And the data backs it up. The Silicon Valley Bank survey found that monthly tasting room visits have decreased over the past five years in both Napa and Sonoma counties, compared with other wine regions. Younger wine drinkers are not spending as much time as their parents in the tasting rooms, said Rob McMillan, the bank’s executive vice president.

Rethinking outreach

In an era of digital successes such as Warby Parker and the Dollar Shave Club, wineries must rethink their outreach, Mabray said.

“It is the most limiting bottleneck of customer acquisition,” Mabray said of wine tasting room sales. “Getting someone to fly in, to come here and come to the tasting room. It is the most limiting model. You don’t drive to Detroit to buy a Ford and test it out.”

Mabray has been preaching his sermon for some time. He founded Vintank in 2008, a business that also used software to monitor social media and customers for wineries. That company was acquired by the W2O group in 2015. Earlier in his career, he was senior director for Wineshopper.com, which had a partnership with Amazon. That site later merged with Wine.com, the nation’s leading online wine retailer, which had revenue of $130 million last year.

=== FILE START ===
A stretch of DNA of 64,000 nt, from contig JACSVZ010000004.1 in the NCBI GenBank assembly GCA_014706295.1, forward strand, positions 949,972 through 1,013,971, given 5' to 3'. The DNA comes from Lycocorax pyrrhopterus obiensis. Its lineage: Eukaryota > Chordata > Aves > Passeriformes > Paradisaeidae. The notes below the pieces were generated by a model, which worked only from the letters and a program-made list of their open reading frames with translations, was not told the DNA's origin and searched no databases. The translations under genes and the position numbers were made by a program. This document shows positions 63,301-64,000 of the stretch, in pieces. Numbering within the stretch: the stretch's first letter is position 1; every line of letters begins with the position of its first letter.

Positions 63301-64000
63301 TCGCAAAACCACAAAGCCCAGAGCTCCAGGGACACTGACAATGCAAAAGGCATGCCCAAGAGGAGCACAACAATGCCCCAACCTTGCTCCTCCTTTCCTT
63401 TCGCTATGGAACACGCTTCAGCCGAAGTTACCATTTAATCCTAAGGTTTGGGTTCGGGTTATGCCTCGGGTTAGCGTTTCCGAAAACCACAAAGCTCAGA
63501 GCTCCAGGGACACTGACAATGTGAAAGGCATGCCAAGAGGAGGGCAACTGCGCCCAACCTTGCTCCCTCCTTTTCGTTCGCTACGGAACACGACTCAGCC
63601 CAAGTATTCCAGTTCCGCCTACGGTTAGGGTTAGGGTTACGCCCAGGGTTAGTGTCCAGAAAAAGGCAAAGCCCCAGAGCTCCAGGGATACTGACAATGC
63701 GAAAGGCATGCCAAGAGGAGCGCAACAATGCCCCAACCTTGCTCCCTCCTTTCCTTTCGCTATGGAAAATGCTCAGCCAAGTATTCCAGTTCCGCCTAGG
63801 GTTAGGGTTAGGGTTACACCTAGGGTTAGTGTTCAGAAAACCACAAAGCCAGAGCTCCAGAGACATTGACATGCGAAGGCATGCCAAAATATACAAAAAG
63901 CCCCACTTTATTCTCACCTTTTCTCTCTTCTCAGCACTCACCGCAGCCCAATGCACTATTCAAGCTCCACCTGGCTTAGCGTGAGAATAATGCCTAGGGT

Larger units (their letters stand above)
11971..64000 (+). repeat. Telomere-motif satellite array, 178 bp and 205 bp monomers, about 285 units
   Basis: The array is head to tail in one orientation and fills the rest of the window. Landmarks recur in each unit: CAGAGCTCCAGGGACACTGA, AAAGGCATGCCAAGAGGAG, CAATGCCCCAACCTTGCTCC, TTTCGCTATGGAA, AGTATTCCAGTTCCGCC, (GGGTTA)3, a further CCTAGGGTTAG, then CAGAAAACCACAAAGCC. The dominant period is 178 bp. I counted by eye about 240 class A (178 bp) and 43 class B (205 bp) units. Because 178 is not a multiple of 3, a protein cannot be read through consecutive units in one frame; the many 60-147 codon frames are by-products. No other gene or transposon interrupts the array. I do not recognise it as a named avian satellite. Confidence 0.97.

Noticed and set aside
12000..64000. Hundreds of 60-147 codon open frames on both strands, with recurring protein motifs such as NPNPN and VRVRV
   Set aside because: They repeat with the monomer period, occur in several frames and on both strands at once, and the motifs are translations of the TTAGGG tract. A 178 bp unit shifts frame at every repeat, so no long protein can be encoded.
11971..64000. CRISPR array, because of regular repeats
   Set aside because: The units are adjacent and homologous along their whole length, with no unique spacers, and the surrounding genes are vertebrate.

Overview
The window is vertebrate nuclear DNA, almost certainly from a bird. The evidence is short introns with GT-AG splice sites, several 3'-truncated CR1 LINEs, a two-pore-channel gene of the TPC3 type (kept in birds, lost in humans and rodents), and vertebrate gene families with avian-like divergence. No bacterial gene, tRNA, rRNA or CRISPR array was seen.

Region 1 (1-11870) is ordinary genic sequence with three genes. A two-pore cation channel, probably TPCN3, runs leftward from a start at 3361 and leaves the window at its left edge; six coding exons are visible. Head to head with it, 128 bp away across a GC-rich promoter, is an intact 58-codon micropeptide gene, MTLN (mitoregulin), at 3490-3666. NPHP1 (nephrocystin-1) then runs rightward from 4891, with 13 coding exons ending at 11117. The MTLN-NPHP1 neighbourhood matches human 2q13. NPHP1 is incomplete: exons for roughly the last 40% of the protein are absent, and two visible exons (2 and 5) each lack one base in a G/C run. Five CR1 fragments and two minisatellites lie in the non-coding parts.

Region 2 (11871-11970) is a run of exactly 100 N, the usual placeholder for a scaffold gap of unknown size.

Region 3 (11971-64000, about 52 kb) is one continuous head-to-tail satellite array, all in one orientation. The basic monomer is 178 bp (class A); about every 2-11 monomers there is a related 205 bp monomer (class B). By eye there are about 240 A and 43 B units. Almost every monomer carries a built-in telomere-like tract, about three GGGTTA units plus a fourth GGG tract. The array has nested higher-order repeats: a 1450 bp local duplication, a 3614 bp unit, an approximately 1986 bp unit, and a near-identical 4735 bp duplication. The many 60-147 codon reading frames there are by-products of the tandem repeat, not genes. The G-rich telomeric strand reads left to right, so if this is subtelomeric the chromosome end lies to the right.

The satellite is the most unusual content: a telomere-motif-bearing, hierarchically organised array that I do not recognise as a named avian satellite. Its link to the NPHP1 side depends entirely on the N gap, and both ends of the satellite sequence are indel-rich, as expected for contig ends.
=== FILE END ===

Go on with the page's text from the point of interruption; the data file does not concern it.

Digital reach now is more important than ever for wineries, Mabray contends, which like record clubs and magazines were pioneers in the subscription model way before there was even a Netflix or Amazon. But they have not kept up in the digital era.

“The wine business has always been a laggard in the adoption of digital tools, making it a difficult industry to find success. The shoals of the industry is littered with digital failures,” McMillan said in an email. “Paul has tried to start more digital businesses, led more change initiatives, consulted with more wineries than anyone and has the scars to prove how hard it is to find success.”

Mabray said there are better digital options for wineries to pursue to keep their wine club customers and recruit new ones — combined with good customer service. Wineries, he said, need to separate customers into groups based on where they are located, how much they spend, the frequency of interaction and other traits to better target them.

For example, big spenders should receive at least a phone call from the winery owner or the winemaker instead of a simple auto-response email after a large order is placed.

“Every customer is important, but not every customer has the same importance,” Mabray said.